Finkelstein supporter also denied tenure
"There is no good explanation for why I was denied tenure," Mehrene E. Larudee, an assistant professor of international studies, said in an interview on Monday. "So one has to look elsewhere."
Praised as "outstanding" by the dean of her college and recommended unanimously by distinguished faculty peers during the tenure process, Ms. Larudee was 19 days away from becoming director of DePaul's program in international studies when she learned on Friday of the decision against her.
She and the program's current director, Michael A. McIntyre, had been discussing the responsibilities she would be assuming when he received, via e-mail, a letter from DePaul's president, the Rev. Dennis H. Holtschneider.
"Hey, this is great, I'll get to congratulate Mehrene right now," Mr. McIntyre recalls thinking, until he read the letter. "Our jaws just dropped, hit the floor, when we saw the decision went the other way," he said.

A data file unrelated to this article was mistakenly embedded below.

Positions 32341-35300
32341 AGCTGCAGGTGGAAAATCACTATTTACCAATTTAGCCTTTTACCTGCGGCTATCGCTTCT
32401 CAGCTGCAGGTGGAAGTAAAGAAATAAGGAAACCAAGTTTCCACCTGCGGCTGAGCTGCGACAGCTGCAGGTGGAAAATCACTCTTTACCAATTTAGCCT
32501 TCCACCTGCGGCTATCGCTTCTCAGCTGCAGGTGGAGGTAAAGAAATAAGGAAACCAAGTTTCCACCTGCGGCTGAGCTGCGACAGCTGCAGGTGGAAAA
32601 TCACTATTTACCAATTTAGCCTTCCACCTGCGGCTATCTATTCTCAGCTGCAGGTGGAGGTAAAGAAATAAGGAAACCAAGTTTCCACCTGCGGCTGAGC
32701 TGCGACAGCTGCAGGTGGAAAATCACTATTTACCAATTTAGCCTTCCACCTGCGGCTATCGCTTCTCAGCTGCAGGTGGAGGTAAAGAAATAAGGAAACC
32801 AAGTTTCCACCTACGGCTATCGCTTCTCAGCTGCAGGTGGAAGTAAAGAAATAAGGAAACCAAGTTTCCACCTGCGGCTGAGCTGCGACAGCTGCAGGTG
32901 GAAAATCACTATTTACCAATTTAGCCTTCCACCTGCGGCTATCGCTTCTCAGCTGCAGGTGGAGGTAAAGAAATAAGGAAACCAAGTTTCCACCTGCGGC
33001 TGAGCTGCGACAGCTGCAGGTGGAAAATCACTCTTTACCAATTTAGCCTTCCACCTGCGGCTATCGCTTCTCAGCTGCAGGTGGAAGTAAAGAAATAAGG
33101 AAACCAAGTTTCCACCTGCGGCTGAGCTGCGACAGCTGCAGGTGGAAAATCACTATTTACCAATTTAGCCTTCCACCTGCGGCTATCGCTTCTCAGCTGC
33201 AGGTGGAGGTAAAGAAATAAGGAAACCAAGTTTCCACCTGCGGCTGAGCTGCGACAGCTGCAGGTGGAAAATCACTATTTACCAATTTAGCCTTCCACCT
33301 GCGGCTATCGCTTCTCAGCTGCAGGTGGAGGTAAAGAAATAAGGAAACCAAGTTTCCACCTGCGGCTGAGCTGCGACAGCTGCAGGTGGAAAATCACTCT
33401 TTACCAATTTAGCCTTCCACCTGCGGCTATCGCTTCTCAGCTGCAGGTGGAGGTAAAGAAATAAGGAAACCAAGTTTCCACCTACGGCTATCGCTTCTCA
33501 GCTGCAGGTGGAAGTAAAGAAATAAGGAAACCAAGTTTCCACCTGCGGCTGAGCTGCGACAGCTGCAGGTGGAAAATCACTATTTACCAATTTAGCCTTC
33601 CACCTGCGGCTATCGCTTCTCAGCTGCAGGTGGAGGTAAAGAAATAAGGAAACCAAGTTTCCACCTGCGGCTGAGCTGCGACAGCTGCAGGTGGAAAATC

In the letter, Father Holtschneider said that the University Board on Faculty Promotion and Tenure had decided against awarding tenure to Ms. Larudee and that he accepted that decision
comments powered by Disqus
Nancy Fortune Mebane Shakir - 6/18/2007
Shame...shame...shame. To bow to politically incorrect pressure and to disallow academic discourse is shameful for your university board. You report at the same time that so-called "anti-semitism" is growing, yet prohibit discourse that may in any way question the policies of Israel. That is not academic freedom. It is anti-intellectualism. You call yourself a "university?"
- 'Sexist' Paris streets renamed in the name of feminism
- NYT profiles a path-breaking transgender pioneer who became a judge
- CIA Plans Huge Release of Top-Secret Reports From the 1960s
- South Dakota drops history as a high school requirement
- The Forgotten History Of 'Violent Displacement' That Helped Create The National Parks
- Historian author Antony Beevor says his new World War 2 book may anger Americans
- Ron Radosh and Allis Radosh plan to defend Warren Harding in a new book
- Historians tackle America’s mass incarceration problem
- Report: Russian studies in crisis